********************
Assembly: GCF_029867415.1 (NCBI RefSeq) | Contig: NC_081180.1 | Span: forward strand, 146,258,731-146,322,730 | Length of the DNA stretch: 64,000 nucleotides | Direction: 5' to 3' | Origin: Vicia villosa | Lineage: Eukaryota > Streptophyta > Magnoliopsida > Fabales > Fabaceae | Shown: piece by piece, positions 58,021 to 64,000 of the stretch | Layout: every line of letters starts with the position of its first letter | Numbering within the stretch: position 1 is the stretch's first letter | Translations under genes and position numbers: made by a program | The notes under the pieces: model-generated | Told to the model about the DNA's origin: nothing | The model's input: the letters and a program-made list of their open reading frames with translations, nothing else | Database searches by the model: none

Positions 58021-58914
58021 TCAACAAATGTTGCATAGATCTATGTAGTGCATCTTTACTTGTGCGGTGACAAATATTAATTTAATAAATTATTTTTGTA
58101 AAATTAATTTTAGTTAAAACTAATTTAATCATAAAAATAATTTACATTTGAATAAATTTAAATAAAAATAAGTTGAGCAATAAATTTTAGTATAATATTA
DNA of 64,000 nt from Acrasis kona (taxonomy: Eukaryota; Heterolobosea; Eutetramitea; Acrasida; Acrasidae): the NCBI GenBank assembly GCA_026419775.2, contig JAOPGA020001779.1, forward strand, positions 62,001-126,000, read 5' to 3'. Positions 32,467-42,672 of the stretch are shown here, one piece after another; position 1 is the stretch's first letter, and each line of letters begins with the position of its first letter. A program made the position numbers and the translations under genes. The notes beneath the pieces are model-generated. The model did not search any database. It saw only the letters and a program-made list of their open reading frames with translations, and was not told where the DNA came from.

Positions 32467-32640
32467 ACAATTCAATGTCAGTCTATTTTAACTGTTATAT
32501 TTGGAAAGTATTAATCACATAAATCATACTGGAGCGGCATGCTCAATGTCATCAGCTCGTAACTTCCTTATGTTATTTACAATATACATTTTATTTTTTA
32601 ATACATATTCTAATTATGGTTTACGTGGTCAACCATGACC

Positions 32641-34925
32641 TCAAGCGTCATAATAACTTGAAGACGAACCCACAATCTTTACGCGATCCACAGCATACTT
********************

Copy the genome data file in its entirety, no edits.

Assembly: GCF_029867415.1 (NCBI RefSeq) | Contig: NC_081180.1 | Span: forward strand, 146,258,731-146,322,730 | Length of the DNA stretch: 64,000 nucleotides | Direction: 5' to 3' | Origin: Vicia villosa | Lineage: Eukaryota > Streptophyta > Magnoliopsida > Fabales > Fabaceae | Shown: piece by piece, positions 58,021 to 64,000 of the stretch | Layout: every line of letters starts with the position of its first letter | Numbering within the stretch: position 1 is the stretch's first letter | Translations under genes and position numbers: made by a program | The notes under the pieces: model-generated | Told to the model about the DNA's origin: nothing | The model's input: the letters and a program-made list of their open reading frames with translations, nothing else | Database searches by the model: none

Positions 58021-58914
58021 TCAACAAATGTTGCATAGATCTATGTAGTGCATCTTTACTTGTGCGGTGACAAATATTAATTTAATAAATTATTTTTGTA
58101 AAATTAATTTTAGTTAAAACTAATTTAATCATAAAAATAATTTACATTTGAATAAATTTAAATAAAAATAAGTTGAGCAATAAATTTTAGTATAATATTA
DNA of 64,000 nt from Acrasis kona (taxonomy: Eukaryota; Heterolobosea; Eutetramitea; Acrasida; Acrasidae): the NCBI GenBank assembly GCA_026419775.2, contig JAOPGA020001779.1, forward strand, positions 62,001-126,000, read 5' to 3'. Positions 32,467-42,672 of the stretch are shown here, one piece after another; position 1 is the stretch's first letter, and each line of letters begins with the position of its first letter. A program made the position numbers and the translations under genes. The notes beneath the pieces are model-generated. The model did not search any database. It saw only the letters and a program-made list of their open reading frames with translations, and was not told where the DNA came from.

Positions 32467-32640
32467 ACAATTCAATGTCAGTCTATTTTAACTGTTATAT
32501 TTGGAAAGTATTAATCACATAAATCATACTGGAGCGGCATGCTCAATGTCATCAGCTCGTAACTTCCTTATGTTATTTACAATATACATTTTATTTTTTA
32601 ATACATATTCTAATTATGGTTTACGTGGTCAACCATGACC

Positions 32641-34925
32641 TCAAGCGTCATAATAACTTGAAGACGAACCCACAATCTTTACGCGATCCACAGCATACTT